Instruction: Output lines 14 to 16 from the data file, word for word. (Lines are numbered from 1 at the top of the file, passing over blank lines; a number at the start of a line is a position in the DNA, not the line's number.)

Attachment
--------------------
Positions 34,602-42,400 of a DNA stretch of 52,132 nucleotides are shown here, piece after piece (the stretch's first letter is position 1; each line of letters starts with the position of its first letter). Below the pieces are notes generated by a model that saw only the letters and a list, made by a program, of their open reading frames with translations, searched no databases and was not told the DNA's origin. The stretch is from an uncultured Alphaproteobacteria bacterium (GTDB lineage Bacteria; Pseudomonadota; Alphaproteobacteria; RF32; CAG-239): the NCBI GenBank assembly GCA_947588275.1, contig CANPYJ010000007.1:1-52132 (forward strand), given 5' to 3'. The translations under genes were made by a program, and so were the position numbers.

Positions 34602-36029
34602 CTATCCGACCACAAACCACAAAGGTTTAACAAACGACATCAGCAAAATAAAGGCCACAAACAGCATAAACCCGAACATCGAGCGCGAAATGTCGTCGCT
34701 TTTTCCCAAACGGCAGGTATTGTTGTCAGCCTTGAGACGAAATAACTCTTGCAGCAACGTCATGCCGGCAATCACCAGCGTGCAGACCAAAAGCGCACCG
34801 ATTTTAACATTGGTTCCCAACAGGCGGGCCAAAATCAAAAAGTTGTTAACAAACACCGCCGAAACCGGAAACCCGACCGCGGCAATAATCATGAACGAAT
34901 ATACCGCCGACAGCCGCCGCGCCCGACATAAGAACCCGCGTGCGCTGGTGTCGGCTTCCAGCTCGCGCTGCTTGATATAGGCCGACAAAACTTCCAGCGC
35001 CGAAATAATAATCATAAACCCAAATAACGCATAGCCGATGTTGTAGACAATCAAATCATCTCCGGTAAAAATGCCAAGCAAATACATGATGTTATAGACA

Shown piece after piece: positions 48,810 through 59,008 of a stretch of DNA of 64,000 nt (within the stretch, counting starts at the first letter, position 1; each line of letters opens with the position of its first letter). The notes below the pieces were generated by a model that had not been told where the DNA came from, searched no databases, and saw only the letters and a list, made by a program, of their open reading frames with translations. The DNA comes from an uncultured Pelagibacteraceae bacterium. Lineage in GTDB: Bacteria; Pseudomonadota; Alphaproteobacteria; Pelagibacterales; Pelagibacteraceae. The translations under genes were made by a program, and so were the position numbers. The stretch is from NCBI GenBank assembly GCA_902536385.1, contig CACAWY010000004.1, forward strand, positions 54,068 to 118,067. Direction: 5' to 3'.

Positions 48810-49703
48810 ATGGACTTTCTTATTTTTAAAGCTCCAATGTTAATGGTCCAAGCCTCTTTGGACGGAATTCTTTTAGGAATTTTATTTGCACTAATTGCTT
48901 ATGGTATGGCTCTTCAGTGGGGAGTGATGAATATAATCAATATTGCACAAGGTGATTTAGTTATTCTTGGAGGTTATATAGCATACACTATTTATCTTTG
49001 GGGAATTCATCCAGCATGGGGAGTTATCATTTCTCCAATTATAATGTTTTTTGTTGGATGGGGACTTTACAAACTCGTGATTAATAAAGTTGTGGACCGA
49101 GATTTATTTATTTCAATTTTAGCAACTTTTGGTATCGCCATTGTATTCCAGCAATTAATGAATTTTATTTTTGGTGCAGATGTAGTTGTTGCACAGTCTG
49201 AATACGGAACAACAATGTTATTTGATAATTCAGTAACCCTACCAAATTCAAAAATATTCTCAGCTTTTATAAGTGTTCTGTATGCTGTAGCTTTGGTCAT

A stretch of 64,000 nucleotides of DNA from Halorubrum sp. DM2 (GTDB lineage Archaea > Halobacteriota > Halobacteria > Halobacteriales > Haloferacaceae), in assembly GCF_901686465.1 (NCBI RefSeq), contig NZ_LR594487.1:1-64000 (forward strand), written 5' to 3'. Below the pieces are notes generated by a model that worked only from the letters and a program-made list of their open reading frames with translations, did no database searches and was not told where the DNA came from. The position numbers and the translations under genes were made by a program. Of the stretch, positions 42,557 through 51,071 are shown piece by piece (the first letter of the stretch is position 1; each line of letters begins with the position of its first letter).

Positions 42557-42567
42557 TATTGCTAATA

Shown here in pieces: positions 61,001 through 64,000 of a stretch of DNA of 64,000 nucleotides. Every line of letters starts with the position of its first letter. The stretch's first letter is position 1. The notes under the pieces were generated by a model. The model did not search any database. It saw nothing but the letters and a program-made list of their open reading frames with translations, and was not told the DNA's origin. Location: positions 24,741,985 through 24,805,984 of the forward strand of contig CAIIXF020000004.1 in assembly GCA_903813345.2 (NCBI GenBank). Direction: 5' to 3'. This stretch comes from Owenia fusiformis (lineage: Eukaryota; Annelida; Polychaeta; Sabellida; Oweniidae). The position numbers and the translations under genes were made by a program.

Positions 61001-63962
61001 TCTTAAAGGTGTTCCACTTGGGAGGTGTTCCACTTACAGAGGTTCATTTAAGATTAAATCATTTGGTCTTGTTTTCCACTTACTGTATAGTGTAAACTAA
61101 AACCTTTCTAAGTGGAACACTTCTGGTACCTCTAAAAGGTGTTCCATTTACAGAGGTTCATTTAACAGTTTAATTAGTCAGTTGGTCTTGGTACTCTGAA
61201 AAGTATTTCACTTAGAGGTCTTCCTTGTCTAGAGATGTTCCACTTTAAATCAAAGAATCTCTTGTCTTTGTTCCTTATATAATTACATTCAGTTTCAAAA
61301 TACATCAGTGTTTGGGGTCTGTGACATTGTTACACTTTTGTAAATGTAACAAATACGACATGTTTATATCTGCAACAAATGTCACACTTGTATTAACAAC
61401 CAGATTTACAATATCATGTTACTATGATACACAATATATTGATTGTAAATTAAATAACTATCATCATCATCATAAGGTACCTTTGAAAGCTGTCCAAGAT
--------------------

49201 AATACGGAACAACAATGTTATTTGATAATTCAGTAACCCTACCAAATTCAAAAATATTCTCAGCTTTTATAAGTGTTCTGTATGCTGTAGCTTTGGTCAT

A stretch of 64,000 nucleotides of DNA from Halorubrum sp. DM2 (GTDB lineage Archaea > Halobacteriota > Halobacteria > Halobacteriales > Haloferacaceae), in assembly GCF_901686465.1 (NCBI RefSeq), contig NZ_LR594487.1:1-64000 (forward strand), written 5' to 3'. Below the pieces are notes generated by a model that worked only from the letters and a program-made list of their open reading frames with translations, did no database searches and was not told where the DNA came from. The position numbers and the translations under genes were made by a program. Of the stretch, positions 42,557 through 51,071 are shown piece by piece (the first letter of the stretch is position 1; each line of letters begins with the position of its first letter).

Positions 42557-42567